Fedora Server interactive local installation
This is the default method for manually installing Fedora if console access is available. The graphical interface is designed with the goal of making the installation as simple and speedy as possible. It is intended to facilitate the work of the system administrator by preassigning as many installation options as possible after analyzing the hardware.
With all preparations and installation plans complete, insert the prepared installation medium and boot the server. After some time you get the boot menu screen. This screen also provides information about the boot system of the hardware (on a BIOS boot machine it looks slightly different. You can edit the boot options using the <tab> key).
The second option, Test this media & install Fedora Server, is selected as default. Before the first usage, testing the installation media is strongly recommended. Subsequent installations can dispense with this and select the first option.
After a successful test, the routine automatically starts Anaconda, the actual Fedora installation program.
First, the program asks for the language selection and keyboard layout during the installation phase. Both are also adopted as default settings for the system to be installed. You can adjust it in the next step.
If you are using the standard ISO media ("DVD"), Anaconda will display the following installation overview, with all available configuration options.
In the case of a standard ISO ("DVD") installation with a functional public network connection, only 3 items are marked as requiring mandatory processing by a system administrator:
Installation Destination, i.e. the storage
the Root Account
In case of a network installation, a fourth item is marked:
Anaconda does not allow the installation to begin until all open items have been processed. The Begin Installation button is grayed out until then.
All unmarked options are assigned a default value that Anaconda obtains from a system analysis and the runtime environment.
Non-US users should specifically check the keyboard layout. Selecting this item opens a form where you can set the keyboard layout, even several ones and their order. A change immediately affects the installer as well.
In a standard installation (using the "Standard ISO image"), Anaconda uses "Local media" which will pull packages from the ISO image on your install media.
In a network installation select the item and edit the form as described in the corresponding Fedora’s overall Installation Guide.
Select Network. Its default is Mirror List. Anaconda searches an appropriate mirror and comes up with everything repository. In this case, everything repository causes no issues, because the system uses the anaconda configuration of the server medium booted from. So it gets the correct default configuration.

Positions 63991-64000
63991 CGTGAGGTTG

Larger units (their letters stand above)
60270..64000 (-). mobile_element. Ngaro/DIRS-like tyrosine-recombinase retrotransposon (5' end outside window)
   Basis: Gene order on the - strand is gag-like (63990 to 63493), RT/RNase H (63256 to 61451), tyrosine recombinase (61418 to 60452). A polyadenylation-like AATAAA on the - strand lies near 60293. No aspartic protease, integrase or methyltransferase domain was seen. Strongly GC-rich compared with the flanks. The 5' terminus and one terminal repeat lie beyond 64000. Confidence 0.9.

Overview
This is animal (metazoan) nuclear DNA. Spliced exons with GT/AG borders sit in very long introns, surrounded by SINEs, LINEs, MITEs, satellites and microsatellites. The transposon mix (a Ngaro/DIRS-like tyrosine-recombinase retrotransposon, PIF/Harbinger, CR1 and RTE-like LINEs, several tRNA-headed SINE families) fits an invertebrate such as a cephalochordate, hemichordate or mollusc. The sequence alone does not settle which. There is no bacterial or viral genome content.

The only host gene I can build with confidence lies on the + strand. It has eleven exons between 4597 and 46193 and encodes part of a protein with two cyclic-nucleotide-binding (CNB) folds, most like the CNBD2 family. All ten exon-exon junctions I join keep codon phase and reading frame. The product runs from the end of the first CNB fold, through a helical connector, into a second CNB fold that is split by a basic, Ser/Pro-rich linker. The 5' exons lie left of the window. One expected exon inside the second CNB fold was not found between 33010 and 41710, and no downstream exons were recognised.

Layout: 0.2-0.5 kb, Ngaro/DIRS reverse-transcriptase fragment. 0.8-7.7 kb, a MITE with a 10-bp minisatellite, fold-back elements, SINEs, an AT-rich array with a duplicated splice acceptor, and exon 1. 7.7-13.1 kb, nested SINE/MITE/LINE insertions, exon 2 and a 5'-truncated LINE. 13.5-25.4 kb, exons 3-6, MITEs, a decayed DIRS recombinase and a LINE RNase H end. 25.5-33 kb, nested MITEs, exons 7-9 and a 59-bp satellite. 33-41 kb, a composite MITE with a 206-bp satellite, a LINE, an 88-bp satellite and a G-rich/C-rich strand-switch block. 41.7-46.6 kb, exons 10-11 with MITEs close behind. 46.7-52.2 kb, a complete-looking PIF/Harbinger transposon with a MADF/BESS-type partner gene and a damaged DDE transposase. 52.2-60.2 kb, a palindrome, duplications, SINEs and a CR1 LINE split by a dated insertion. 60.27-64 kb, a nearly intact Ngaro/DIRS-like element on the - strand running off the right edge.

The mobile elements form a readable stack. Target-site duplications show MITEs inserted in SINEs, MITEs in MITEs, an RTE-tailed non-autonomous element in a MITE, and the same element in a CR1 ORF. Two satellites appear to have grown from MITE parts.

When everything repo is active, the "Software Selection" item becomes active, and you have to select "Fedora Server Edition".
Alternatively, you may manually select a server repository directly.
Before configuring the Installation Destination configure the Network & Host Name to give your server a hostname. The new hostname can be entered at the bottom of this screen and then pressing the Apply button.
The hostname is important for smooth functioning of various services. Unless the server is integrated into a cluster, a fully qualified static hostname (FQN) is used, i.e. server name and the domain ('my-server.example.com'). Enter the hostname and confirm with 'Apply'.
In a cluster, the hostname is often assigned by DHCP and MAC address. In this case, leave the field untouched.
By default the installation program creates a DHCP configuration for each network interface. In the case of an active connection it is automatically started during boot.
In case of servers it is often preferable to configure a static IP address. This ensures a valid network connection at system start even if the DHCP server is defective. Select the network interface, activate the IPv4 or IPv6 tab. Switch from "Automatic (DHCP)" to "Manual" and add an IP specification.
|Post Fedora 36, NetworkManager stores the configuration exclusively in /etc/NetworkManager/connected_systems/*.network. The former /etc/sysconfig/network-scripts directory is no longer supported at all.|
Select one or more disks on which to install Fedora Server. If your hard disk still contains data, as in this example, Fedora can free up space during the installation. Tick the Free up space box. In the next step Fedora Installer lets you choose which data (i.e. partitions) to delete and which to keep.
You may also include a SAN (Storage Attached Network) or other network attached drives as part of your Fedora Server install in this same configuration screen. However, this configuration is not covered here in this installation guide.